Dunkirk Review: The Film Nolan Was Meant to Make

When I first read the reviews for Dunkirk, I thought it was odd that every outlet seemed to be saying the same few things about it. After seeing the film though, it makes sense why. This isn’t really a movie you can describe without sounding like a shell-shocked loon. Stumbling out of that theater my eyes were red from tearing up so many times and all I could get to come out of my mouth was, “The sound… it was… perfect”. Never has a film managed to play so much with my emotions and feed into so many of my passions or interests. There’s a lot of elements at play in this film, so avoiding spoilers as best as I can, here’s my review of Dunkirk.

A Film That Sounds Like No Other

What can’t be emphasized enough about Dunkirk is that the sound design in the film is second to none. The way Nolan and Zimmer and the rest of the crew manage to draw you into the film from the first scene is thanks to the top notch score, that so effortlessly keeps the film in a constant forward motion. Screeching strings, ticking clocks, and booming weapons all set an exhilarating tempo that persists through the entire film. This sound design is key as well, as there’s barely any dialogue in this film, which is a good thing. Whether we’re inside a sinking ship or flying up above the clouds in a plane, everything sounds not only real, but hyper-realistic to the point that every gunshot brings a heart stopping moment after it. When you learn to critique films in school, one of the elements that you spend a lot of time on is sound, because there’s a lot of artistic decisions with sound that often get overlooked. Silence is typically one of them, and after watching Dunkirk you’ll realize why silence is such an important element of sound design. The best moments in the film come from soul crushing loudness that are perfectly set up from the silence that precedes them.

A  Layered Tale

For those walking into the film unknowing, I think it’s important to preface that Nolan structures Dunkirk into three layers. One follows desperate troops on the beaches of Dunkirk, awaiting evacuation. One follows a father and son who get called by the British Navy to use their civilian vessel to sail into dangerous waters and help the troops evacuate Dunkirk. The third, and personally the most visually impressive layer, follows Tom Hardy as a British RAF fighter pilot, desperately trying to keep his fellow troops alive. The concept of each arc is brilliant, and is the most creative way I’ve seen a filmmaker tell a war story. Instead of Spielberg’s method of humanizing everyone in Saving Private Ryan, Nolan never once shows an enemy’s face. In fact, save for one or two scenes, the Germans are never actually seen, and instead we only feel and hear their bullets, their bombs, and their planes. It’s a harrowing effect, as you waste no time pondering who the enemy is, only who the heroes are.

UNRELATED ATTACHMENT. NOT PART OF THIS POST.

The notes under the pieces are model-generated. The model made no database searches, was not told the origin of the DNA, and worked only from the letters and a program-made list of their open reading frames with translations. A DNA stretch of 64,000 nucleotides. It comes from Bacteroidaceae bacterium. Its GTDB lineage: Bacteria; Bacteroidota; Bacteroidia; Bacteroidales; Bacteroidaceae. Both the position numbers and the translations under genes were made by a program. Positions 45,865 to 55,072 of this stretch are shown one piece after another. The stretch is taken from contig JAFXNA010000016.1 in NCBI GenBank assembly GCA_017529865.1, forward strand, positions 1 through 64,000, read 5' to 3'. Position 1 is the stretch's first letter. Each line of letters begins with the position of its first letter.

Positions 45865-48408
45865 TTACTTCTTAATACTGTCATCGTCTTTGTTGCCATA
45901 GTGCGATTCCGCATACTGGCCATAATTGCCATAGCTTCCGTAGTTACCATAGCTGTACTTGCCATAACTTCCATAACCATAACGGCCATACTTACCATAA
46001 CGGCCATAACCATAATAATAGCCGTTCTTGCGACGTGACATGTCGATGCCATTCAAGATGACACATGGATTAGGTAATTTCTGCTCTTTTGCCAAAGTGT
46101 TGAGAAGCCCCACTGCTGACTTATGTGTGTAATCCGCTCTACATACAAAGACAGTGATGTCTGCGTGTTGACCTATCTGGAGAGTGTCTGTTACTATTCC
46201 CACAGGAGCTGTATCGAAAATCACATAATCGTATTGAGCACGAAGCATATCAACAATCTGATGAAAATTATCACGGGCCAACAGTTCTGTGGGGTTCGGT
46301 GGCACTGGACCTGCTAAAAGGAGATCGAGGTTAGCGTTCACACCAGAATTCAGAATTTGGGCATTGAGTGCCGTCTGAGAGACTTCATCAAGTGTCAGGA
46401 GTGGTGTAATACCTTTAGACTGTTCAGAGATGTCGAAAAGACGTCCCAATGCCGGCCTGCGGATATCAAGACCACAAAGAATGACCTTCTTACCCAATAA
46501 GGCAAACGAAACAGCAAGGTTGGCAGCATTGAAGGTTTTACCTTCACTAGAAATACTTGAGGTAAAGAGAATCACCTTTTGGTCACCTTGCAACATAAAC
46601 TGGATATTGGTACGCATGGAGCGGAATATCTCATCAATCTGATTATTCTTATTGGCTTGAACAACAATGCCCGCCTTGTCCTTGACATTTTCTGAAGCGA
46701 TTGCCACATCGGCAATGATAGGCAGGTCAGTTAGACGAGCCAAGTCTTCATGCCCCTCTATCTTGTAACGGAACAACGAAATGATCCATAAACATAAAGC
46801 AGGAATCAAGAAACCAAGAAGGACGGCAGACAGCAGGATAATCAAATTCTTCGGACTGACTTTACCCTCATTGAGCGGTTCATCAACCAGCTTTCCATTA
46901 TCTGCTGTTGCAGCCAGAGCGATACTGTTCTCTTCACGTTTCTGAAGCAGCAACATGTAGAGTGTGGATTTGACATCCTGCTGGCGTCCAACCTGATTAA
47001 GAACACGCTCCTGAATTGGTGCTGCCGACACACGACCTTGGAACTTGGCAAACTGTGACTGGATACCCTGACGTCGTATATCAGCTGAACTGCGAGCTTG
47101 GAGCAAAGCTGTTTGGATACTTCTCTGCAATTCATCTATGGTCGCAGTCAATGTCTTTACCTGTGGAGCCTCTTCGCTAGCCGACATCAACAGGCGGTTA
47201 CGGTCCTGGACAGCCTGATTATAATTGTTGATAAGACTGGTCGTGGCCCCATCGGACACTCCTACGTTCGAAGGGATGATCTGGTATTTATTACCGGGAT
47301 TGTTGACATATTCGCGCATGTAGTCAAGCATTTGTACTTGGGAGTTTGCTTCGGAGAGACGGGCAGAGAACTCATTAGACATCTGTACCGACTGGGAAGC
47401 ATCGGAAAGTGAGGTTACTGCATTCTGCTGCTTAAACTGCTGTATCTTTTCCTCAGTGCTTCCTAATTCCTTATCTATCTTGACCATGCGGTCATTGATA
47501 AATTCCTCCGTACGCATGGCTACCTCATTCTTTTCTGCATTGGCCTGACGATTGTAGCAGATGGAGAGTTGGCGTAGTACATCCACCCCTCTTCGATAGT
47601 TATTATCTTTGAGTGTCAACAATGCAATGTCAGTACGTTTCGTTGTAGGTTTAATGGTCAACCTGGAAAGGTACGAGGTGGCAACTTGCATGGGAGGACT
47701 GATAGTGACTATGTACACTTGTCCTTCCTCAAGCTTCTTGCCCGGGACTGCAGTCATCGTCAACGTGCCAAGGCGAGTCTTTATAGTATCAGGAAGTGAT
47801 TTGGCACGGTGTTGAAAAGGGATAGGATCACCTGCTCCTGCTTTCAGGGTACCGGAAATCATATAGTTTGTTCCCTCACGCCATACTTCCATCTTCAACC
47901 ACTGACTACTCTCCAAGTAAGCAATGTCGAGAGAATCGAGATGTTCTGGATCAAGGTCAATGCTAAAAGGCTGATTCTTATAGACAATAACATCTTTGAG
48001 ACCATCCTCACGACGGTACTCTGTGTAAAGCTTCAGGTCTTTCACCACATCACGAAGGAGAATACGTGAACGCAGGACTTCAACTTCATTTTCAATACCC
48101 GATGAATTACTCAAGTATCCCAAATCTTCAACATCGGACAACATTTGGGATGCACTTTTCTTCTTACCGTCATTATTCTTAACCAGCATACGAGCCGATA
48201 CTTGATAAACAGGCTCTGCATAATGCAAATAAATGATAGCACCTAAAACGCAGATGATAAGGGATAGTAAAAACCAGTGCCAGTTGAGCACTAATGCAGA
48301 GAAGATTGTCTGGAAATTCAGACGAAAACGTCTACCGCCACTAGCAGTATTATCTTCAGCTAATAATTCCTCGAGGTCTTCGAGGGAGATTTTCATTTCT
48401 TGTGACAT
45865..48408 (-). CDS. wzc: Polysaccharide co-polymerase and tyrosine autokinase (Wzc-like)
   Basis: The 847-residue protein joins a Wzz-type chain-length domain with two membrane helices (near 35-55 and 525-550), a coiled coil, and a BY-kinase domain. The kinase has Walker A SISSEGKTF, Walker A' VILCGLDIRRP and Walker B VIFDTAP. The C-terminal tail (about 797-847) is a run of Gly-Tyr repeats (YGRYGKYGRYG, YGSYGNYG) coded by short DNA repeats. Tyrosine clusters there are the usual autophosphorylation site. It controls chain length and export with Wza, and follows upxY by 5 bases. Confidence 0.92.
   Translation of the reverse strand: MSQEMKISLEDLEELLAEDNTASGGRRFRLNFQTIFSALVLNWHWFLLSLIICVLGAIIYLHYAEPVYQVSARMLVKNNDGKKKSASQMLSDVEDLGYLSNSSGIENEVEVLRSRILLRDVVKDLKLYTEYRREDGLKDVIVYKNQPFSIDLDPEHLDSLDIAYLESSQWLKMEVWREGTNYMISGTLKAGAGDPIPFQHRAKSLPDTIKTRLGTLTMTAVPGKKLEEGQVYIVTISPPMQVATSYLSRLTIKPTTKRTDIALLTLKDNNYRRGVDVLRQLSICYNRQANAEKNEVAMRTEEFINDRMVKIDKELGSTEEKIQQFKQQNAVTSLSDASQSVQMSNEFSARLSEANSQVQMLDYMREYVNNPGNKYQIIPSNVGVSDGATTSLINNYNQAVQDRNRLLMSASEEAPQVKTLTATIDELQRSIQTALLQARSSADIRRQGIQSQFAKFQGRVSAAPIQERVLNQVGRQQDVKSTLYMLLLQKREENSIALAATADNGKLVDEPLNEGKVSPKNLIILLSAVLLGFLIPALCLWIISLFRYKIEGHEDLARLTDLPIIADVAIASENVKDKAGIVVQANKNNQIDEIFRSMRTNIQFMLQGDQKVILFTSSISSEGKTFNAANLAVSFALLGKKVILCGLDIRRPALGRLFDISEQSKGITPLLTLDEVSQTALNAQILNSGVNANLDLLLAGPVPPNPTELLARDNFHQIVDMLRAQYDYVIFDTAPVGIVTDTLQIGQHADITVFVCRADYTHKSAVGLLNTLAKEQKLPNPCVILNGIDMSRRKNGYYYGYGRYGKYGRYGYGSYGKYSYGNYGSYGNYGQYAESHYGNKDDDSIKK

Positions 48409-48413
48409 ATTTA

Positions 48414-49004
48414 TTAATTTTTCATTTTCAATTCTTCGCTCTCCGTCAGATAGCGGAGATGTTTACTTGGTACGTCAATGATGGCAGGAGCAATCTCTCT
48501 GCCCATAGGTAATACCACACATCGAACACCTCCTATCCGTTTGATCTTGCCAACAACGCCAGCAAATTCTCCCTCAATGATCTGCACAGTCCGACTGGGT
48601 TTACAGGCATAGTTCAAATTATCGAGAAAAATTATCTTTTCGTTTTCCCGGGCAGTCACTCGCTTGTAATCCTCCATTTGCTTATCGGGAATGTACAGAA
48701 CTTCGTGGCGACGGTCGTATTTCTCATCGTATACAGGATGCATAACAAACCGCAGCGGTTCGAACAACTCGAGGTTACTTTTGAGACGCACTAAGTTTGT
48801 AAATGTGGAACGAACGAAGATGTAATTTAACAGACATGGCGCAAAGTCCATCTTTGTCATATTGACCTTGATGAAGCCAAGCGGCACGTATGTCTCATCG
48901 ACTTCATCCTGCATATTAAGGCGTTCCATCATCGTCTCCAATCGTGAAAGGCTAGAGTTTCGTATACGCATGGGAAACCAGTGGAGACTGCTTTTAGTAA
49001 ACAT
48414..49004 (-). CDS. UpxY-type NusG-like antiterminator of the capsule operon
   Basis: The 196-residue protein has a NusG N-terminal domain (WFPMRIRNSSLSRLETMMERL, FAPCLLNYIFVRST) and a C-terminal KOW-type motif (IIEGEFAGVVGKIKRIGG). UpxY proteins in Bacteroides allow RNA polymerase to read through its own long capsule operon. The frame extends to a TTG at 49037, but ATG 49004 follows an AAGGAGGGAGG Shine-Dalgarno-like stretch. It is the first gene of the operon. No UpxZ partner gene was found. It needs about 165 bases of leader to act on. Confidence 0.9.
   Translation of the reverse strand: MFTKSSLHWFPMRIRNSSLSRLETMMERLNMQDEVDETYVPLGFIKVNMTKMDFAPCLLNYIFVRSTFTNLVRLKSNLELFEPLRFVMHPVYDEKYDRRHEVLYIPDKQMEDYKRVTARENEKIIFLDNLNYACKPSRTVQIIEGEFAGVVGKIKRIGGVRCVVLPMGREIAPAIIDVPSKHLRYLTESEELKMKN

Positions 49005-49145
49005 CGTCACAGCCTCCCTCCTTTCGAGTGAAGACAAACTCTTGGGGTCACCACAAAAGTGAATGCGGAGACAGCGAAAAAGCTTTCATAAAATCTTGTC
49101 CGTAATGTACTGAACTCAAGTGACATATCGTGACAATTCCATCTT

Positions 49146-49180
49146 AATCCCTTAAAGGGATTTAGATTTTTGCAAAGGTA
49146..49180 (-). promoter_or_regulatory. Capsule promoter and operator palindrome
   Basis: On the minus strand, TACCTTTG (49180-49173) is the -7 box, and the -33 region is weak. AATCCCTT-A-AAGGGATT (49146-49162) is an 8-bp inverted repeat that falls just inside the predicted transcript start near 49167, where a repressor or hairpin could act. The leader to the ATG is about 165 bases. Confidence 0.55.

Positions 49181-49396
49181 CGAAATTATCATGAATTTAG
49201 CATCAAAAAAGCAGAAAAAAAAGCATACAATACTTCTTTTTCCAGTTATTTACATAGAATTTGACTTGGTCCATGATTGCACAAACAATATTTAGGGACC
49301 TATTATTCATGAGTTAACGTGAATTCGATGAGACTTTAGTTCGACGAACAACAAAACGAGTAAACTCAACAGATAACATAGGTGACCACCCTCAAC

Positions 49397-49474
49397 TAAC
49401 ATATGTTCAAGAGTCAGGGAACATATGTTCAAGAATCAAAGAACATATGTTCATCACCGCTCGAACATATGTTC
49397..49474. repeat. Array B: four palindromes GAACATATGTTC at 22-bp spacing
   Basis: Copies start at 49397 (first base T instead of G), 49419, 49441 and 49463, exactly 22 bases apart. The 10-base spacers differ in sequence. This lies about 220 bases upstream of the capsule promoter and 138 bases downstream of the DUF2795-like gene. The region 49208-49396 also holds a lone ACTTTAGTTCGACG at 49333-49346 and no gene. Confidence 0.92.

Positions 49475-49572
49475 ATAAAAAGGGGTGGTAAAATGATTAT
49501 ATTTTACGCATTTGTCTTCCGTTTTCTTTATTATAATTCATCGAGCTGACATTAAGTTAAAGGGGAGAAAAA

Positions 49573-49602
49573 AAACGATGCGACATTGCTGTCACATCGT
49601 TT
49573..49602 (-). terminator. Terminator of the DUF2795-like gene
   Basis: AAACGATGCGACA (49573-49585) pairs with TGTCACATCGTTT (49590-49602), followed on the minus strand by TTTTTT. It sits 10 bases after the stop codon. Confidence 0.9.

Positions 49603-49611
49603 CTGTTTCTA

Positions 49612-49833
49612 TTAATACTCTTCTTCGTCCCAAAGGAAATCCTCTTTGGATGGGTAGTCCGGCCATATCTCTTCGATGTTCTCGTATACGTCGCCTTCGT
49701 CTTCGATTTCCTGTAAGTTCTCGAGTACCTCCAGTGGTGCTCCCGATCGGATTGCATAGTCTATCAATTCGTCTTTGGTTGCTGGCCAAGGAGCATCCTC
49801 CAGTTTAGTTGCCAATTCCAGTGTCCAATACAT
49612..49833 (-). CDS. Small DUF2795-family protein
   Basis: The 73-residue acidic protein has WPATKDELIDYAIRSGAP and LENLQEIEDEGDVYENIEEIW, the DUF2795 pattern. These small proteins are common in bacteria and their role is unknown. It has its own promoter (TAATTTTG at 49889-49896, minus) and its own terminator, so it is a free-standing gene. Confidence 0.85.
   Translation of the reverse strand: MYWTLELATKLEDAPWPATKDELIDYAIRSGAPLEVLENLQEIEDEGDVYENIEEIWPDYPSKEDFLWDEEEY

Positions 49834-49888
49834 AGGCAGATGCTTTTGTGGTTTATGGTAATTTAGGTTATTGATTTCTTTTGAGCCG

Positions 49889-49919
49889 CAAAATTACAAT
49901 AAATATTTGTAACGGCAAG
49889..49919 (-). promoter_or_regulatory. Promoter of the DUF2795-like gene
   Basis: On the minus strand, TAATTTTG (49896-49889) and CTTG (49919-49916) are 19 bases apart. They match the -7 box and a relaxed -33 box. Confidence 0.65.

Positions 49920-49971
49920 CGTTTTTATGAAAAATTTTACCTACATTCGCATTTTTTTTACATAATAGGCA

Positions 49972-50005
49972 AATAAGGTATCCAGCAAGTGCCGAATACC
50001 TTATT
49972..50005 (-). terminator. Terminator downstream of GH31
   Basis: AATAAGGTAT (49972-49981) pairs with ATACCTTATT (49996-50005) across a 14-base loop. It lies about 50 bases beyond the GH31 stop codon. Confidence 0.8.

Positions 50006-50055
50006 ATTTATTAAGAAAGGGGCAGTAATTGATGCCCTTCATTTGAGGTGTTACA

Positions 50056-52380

“We Want to See the Cliffs”

The sound really is what puts this film above and beyond, but that doesn’t mean this film isn’t visually stunning either. Cinematographer Hoyte van Hoytema brings the same level of intense shooting that he did in Interstellar, except this time I feel his style is more appreciated with the real settings and more personal tale. While I personally adore Interstellar, dire tales of space and sci-fi aren’t for everyone, while personal tales of war and survival are. Hoytema takes us inside the holds of ships, onto vast open waves, and into super intense dog-fights, giving each scene their own sense of important scale and grandeur that really ups the enjoyability of the film. As someone who lived in England for several years and having visited and driven through France, the film nails the drab, foggy, and damp atmosphere that these ports and beaches have. Even more impressively is that they manage to still make these sections looks beautiful and breathtaking at the same time. The Tom Hardy plane scenes in this film genuinely mesmerized me, and the beauty between the chaos really mirrors the sound design which does the same.